Adolescent ADHD has major negative effect on adult functioning

March 1, 2013

Investigators studied the relationship of attention-deficit/hyperactivity disorder (ADHD) in adolescence and adult physical and mental health, work performance, and financial stress.

Investigators studied the relationship of attention-deficit/hyperactivity disorder (ADHD) in adolescence and adult physical and mental health, work performance, and financial stress.

Using structured interviews and questionnaires, researchers made baseline assessments of psychiatric disorders, including ADHD and conduct disorder, in children aged between 14 and 16 years whose mothers had reported problem behaviors when their children were younger. The longitudinal study, which encompassed a total of 34 years, continued with 5 successive outcome assessments. The final analysis was based on data for the 551 participants who were assessed for ADHD at mean ages of 14 and 16 and who were included in the final assessment at a mean age of 37.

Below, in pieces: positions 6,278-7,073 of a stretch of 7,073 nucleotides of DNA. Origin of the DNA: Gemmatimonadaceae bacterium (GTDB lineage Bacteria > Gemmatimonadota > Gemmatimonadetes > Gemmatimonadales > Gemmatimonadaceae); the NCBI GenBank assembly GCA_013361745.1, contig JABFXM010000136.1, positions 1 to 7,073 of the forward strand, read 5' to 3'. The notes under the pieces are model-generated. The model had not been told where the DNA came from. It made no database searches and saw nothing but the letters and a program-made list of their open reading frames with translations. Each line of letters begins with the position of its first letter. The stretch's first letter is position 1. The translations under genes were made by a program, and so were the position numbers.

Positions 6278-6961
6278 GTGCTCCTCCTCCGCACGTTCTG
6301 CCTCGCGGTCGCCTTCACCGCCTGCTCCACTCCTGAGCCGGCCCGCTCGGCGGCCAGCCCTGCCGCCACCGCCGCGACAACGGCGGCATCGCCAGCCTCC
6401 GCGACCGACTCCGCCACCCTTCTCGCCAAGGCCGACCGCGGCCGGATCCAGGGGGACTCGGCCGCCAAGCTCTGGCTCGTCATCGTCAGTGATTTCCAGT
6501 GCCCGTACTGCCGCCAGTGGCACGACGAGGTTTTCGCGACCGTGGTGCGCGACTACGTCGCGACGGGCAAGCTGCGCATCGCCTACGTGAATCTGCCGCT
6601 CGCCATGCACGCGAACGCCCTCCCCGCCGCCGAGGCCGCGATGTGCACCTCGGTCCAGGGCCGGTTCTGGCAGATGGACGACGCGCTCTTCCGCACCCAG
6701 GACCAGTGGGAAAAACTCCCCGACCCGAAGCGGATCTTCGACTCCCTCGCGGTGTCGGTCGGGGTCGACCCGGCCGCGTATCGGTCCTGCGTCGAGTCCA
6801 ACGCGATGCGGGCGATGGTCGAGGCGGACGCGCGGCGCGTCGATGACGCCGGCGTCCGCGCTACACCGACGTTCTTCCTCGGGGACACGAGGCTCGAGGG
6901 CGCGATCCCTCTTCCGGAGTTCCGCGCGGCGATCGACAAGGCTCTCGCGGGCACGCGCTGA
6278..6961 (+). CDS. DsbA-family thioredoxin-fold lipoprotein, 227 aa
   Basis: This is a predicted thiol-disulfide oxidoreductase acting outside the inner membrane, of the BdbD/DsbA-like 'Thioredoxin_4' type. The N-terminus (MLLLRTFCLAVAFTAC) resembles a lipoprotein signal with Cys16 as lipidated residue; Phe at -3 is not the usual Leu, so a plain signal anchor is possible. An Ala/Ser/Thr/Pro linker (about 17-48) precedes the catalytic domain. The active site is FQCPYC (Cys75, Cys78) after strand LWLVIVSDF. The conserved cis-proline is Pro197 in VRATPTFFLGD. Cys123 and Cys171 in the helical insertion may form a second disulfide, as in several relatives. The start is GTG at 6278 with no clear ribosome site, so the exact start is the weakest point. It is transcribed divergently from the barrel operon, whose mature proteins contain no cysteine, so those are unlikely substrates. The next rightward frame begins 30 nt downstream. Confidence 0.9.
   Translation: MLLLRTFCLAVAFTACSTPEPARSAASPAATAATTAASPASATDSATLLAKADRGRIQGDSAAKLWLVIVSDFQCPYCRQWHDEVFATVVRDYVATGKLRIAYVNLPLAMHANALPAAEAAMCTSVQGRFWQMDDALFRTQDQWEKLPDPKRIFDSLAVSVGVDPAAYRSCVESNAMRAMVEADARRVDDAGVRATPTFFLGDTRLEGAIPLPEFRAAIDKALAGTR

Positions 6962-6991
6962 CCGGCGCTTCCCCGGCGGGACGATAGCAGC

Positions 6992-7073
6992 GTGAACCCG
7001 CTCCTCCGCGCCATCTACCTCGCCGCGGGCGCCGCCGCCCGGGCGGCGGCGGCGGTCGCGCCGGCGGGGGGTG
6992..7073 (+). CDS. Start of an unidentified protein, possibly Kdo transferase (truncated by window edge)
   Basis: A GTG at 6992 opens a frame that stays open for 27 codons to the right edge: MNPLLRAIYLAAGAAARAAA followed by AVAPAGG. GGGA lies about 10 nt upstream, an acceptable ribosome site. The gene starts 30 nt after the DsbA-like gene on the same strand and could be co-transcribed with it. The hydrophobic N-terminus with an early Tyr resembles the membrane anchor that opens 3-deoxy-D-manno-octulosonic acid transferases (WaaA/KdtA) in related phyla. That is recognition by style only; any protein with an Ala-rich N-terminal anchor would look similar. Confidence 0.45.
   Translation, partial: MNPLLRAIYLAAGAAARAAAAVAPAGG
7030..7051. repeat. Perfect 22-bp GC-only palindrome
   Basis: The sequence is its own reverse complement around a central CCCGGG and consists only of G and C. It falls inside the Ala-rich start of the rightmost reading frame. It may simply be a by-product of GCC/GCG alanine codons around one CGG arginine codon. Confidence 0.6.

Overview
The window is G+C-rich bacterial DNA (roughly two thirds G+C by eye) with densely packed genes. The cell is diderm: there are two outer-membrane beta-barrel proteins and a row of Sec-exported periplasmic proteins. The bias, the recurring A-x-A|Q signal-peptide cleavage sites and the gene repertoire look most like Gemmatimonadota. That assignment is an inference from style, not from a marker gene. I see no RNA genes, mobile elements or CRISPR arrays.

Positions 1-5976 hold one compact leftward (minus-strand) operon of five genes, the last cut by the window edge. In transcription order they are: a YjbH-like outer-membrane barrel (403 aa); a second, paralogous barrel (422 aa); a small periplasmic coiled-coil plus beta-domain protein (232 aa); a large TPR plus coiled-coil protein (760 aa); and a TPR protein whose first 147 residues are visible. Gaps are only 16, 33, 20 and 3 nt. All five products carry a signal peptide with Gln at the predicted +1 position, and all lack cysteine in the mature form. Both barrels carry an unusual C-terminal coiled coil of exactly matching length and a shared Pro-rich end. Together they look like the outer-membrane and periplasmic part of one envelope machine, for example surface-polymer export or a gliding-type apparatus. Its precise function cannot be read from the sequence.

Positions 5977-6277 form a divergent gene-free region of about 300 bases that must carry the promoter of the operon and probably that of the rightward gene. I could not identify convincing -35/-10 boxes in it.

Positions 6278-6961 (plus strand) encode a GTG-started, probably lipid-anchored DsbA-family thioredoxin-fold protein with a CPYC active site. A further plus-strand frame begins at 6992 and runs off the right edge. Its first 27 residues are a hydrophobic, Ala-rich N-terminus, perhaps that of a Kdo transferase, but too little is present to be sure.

Adolescent ADHD was found to be associated with a variety of internal and external stresses in adulthood. In their late 30s, those with the diagnosis were 3 times more likely than those who had no ADHD in the earlier assessments to have antisocial personality disorder and high financial stress and a higher likelihood of having more impairments in general physical health, general mental health, and work performance. These differences remained after controlling for possible confounding factors, such as sociodemographic factors, cigarette smoking, and marijuana use (Brook JS, et al. Pediatrics. 2013;131[1]:5-13).

Commentary

The consequences of ADHD reach well beyond the classroom. I hope that diagnosis, treatment, and long-term follow-up of adolescent ADHD can avert these negative outcomes in adulthood. Further studies are needed to measure the effect of these interventions.